My departure from Brussels was nearly foiled by heavy snow and the fact that I couldn’t get onto my Amsterdam train for 20 minutes because the doors were literally frozen shut – but I managed to get back to Schiphol, and thence to Cairo, a night in a hotel near the airport courtesy of EgyptAir, and on to Juba, where I have been more or less ever since. The ‘more or less’ refers to a weekend spent in Nimule, on the Ugandan border, with friends H and A, where we visited (possibly) South Sudan’s only operating national park, saw hippos and crocodiles and lots of evidence of elephants (but sadly no actual elephants) and warthogs and perhaps most amazingly, watched our wildlife guide club a catfish to death in the shallows. Also swam in the Nile but as yet have not contracted bilharzia or Guinea worm. Success!
Famous Modern Ghost Stories, edited by Dorothy Scarborough
This turned up on a Project Gutenberg search for Maupassant, as it includes one of his short stories. It’s an enjoyable collection, though it brings to mind very clearly something that Stephen King points out in Danse Macabre, his book about the horror genre – I can’t remember exactly how he phrases it, but the point is that the true horror in any story is about suspense and anticipation, and as soon as the monster behind the door is revealed there’s an element of disappointment felt by the reader, as whatever the monster is is unlikely to be worse than whatever the reader imagined. (I don’t think King explicitly states this, but I suspect that the only real way around this is by recourse to Unimaginable Horror in the commonplace – something that Henry James employs rather brilliantly in The Turn of the Screw, as he never tries to explain why the ghosts in the story, taking human form, are as horrifying as they are.) A number of stories in this collection brought King’s statement to mind, horrors that turned almost comical once revealed (Robert W. Chambers’s ‘The Messenger’ and W.F. Harvey’s ‘The Beast with Five Fingers’ in particular), but there are a few great stories in here – ‘The Woman at Seven Brothers’ by Wilbur Daniel Steele, and ‘The Willows’ by Algernon Blackwood are both properly spooky. The standout story, however, is Leonid Andreyev’s ‘Lazarus’, which is rather fabulous, particularly its opening parts; I’d never heard of Andreyev before, but would definitely seek out anything else he’s written.
The Adventures of Sherlock Holmes, Arthur Conan Doyle
My first ever Sherlock Holmes – I’m not a big fan of the detective story, but this kept showing up towards the top of the free Kindle downloads, so I thought I’d give it a try. Possibly not the best Conan Doyle to start with, as it launches straight into an established relationship between Holmes and Watson, and the stories become pretty repetitive after a while (I remember feeling the same way about the one and only Wodehouse I’ve read), but it’s true that Holmes is a compelling character (albeit I’m not entirely sure what he gets out of Watson, other than an admiring audience), so I’d probably try another book or two. However I suspect I may prefer the BBC’s reimagined modern-day Holmes to Conan Doyle’s original, although that’s probably heresy (and I’ve not actually seen any of the BBC series).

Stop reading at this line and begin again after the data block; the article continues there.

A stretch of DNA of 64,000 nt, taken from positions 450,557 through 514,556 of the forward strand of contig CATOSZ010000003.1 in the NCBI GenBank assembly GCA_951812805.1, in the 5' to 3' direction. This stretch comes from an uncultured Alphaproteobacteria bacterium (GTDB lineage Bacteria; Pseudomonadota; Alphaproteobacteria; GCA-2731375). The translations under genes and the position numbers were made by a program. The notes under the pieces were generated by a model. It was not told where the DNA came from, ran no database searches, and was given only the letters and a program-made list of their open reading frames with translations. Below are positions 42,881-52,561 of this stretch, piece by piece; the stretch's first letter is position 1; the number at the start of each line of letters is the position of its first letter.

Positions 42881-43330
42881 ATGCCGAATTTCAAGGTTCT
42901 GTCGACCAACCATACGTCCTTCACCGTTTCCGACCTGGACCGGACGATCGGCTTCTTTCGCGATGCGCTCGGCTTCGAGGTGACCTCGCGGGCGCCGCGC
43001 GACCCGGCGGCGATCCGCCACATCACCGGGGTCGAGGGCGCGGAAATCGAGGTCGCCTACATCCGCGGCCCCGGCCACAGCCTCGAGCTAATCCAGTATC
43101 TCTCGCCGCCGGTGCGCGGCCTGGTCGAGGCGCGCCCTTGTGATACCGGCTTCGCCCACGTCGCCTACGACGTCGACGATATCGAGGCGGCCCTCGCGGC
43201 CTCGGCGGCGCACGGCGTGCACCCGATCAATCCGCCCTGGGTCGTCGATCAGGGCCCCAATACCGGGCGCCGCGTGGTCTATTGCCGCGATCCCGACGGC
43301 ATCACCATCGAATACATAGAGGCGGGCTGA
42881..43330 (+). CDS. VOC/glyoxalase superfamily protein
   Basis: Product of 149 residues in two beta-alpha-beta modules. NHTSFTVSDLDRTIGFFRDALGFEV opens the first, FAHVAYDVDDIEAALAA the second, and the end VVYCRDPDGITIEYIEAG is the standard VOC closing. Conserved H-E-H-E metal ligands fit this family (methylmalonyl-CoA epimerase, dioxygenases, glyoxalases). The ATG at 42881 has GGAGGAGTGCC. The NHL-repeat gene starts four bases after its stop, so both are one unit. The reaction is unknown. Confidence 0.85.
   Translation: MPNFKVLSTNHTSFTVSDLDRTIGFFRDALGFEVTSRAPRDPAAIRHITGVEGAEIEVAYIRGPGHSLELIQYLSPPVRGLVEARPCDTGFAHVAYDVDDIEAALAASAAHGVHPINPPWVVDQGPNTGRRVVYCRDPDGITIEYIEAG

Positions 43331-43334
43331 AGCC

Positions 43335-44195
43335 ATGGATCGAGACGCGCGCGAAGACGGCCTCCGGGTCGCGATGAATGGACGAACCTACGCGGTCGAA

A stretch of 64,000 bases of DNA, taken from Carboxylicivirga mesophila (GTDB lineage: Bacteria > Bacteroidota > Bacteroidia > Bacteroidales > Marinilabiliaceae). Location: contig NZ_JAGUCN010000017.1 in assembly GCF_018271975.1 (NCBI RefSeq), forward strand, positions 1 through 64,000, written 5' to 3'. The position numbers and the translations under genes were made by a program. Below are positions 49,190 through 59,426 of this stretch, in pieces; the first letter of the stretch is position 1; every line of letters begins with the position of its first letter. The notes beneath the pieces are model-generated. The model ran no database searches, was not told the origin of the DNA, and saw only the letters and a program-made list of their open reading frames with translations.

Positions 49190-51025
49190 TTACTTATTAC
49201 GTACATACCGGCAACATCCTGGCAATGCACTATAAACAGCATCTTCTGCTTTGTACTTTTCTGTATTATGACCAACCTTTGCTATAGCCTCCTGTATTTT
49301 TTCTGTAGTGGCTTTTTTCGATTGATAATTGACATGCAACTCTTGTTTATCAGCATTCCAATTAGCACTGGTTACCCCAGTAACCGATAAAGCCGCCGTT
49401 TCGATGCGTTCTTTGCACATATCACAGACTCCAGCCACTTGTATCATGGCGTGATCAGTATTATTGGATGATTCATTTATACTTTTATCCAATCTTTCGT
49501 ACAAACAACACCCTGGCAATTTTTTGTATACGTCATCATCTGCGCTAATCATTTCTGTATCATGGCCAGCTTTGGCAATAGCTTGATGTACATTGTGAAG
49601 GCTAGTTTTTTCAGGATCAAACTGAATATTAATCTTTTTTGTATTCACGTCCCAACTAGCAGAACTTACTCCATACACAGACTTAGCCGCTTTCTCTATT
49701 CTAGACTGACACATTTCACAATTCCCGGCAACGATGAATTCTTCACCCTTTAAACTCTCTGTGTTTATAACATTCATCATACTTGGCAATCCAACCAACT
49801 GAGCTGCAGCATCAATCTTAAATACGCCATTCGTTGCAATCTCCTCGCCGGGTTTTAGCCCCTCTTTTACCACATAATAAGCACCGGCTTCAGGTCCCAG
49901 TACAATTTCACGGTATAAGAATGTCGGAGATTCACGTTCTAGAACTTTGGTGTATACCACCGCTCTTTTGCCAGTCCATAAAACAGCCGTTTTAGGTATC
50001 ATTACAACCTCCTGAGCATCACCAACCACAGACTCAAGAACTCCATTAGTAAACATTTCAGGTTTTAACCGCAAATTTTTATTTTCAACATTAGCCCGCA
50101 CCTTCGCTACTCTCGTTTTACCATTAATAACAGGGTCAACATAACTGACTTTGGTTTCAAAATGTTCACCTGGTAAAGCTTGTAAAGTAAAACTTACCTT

Loaded, Christos Tsolkias
Tsolkias’s The Slap was one of the best books I read last year, and I do admire Tsolkias as a writer – though I’m never sure how strongly I’d respond to his books had they not enormous nostalgic value for me, in terms of reminding me of what I miss about living in Australia (this may seem odd, as Tsolkias’s books really don’t go out of their way to make Australia seem appealing, and it’s hard for me to explain – I think it’s just the voice that Tsolkias writes in, which strikes me as endearing and familiar). Loaded has been compared to The Catcher in the Rye, which is a bit of a red herring, unless you believe that every book with a disaffected young male protagonist is essentially the same; still, I did think that Loaded lacked the striking originality of The Slap, and while it’s clear from Loaded that Tsolkias is an excellent writer, I felt like Loaded was more an indication of his potential, rather than any sort of crowning achievement. (I felt the same way about Chimamanda Ngodi Adichie’s Purple Hibiscus, when compared to Half of a Yellow Sun.)
So Much for That and Double Fault, Lionel Shriver